The 2001 Lions tour is remembered as much for dissent and dissatisfaction as Australia's series win or the thrilling play of Jason Robinson and Brian O'Driscoll.
By common consent, coach Graham Henry failed to find the right balance between training and relaxing for his players.
Outspoken England duo Austin Healey - the "Leicester Lip" - and Matt Dawson were famously disciplined for criticising Henry's gruelling regime.
Even the usually circumspect Jason Robinson accused Henry and his coaches of making the players tired and jaded in his autobiography.
It is a lesson Clive Woodward will do well to heed, according to former Ireland centre Rob Henderson, who played in all three Tests on the 2001 tour.
"You need to be fully focused when you're training, but you need down-time to relax and take it all in," Henderson told BBC Sport.
"Otherwise, the whole experience will pass you by, which is a shame. A Lions tour only comes round once every four years.
"If it passes by in a blur and all you can remember is training, I don't think that's the ethos of the whole thing."
Henderson, 32, admits mistakes were made in 2001.
"For me personally, the tour was brilliant. I played in a few games, scored a few tries and played in all three Test matches," he said.
2001: WHAT THEY THOUGHT
Every day consists of mindless training - the boys are not enjoying themselves
I felt like a zombie most of the time. I was not alone. Had we been fresh we could have won all three Tests
Such tours may become a thing of the past - they take too much out of the players
This tour hasn't been a bundle of laughs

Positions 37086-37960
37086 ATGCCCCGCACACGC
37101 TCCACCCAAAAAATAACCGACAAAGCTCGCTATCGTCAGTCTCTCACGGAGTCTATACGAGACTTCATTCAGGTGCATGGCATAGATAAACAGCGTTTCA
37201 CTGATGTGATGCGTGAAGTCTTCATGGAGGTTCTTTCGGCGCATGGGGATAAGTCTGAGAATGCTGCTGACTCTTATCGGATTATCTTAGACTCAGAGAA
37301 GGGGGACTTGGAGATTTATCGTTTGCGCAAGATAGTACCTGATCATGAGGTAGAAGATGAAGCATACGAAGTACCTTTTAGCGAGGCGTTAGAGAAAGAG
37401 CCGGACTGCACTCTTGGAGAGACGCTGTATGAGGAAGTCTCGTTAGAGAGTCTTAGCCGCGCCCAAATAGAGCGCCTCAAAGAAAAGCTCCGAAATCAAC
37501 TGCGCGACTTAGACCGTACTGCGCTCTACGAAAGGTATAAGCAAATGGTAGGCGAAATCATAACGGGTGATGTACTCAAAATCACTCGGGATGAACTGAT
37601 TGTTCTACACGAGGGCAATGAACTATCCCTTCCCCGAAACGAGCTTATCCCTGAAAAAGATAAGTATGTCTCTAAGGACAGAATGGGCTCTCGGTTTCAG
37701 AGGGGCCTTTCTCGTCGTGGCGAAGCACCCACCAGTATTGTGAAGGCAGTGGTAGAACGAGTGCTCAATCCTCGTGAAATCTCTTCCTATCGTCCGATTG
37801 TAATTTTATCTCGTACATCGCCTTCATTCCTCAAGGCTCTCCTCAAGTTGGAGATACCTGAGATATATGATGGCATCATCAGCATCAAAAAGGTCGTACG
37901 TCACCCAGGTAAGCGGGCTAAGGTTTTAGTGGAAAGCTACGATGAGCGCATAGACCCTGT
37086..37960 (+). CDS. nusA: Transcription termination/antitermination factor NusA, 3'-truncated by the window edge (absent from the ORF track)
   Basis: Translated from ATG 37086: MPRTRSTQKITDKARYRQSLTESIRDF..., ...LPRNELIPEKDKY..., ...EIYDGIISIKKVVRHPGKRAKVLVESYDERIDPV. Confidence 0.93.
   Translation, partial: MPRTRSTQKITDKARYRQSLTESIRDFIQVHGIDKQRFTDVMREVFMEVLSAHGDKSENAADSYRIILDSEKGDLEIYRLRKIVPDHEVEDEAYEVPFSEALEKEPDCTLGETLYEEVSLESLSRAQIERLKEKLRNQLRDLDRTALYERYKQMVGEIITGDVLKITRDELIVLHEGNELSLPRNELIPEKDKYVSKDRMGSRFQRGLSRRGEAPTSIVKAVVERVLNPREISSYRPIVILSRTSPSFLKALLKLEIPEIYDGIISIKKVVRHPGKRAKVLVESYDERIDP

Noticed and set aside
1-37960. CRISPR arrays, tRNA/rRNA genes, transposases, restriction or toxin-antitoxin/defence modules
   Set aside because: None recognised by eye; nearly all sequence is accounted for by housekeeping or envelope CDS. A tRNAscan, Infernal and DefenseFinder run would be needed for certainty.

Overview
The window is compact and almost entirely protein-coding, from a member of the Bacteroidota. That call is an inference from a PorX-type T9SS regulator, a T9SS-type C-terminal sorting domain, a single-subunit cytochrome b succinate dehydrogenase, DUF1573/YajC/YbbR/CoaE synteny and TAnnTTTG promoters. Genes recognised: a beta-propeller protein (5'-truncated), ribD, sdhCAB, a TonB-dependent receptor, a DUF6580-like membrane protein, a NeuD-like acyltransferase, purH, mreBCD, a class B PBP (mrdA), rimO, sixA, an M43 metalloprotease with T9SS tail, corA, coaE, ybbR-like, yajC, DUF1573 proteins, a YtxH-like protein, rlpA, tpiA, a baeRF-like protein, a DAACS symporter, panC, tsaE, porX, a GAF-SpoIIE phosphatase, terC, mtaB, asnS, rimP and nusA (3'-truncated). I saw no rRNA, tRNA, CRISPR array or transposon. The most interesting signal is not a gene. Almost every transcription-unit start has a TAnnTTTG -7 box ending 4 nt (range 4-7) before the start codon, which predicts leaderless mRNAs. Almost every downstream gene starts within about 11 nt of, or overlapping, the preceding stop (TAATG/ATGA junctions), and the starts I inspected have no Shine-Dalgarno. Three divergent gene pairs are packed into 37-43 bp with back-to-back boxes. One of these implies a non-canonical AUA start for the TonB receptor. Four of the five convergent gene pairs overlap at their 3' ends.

"But with so many coaches on board, everyone wanted to get his 20 minutes or half an hour in training.
"So you're sitting on the field for about two hours a day, which isn't ideal at the back of a long season when you're taking on the world champions.
"You can be too structured. Sometimes you just need to say 'here you go boys, let's play rugby'.
"I'm sure things will be a lot different this time. They've got an able coach, able coaching staff, a good captain and good players."
Yet Henderson maintains the players must be willing to go through some hardship on a Lions tour.
"You're involved in a situation that comes round once every four years," he said.
"So if you can't make small sacrifices for that, you're in the wrong field."
Players who have been enemies during the Six Nations have to come together for a common cause.
Henderson famously gave his jersey to England's Will Greenwood after the third Test of the 2001 tour, instead of swapping it with one of the Australian team.
Greenwood had been expected to play in the Tests but was prevented from doing so because of injury, handing Henderson his chance.
Greenwood has said he was deeply touched by this gesture from an Irishman to an Englishman.
"It was just something that needed to be done at the time," Henderson said. "I'm glad it was taken in the spirit it was meant."
Strong characters usually come to the fore on Lions tours, like Yorkshireman John Bentley in 1997.
But Henderson says the most important thing is for the players to be themselves.
"Everyone will be a character in their own right on the tour," he said.
"You don't need everyone to conform and be a robot. You need people chatting on and off the field.
"The initial gelling together is difficult. But you know these guys - you've played against them and talked after matches.
"All you need is to put a few patterns together, a few plays.
"The Lions is the highlight of anyone's career. And thanks to modern technology I can keep the memories with me and also meet the other guys on a regular basis."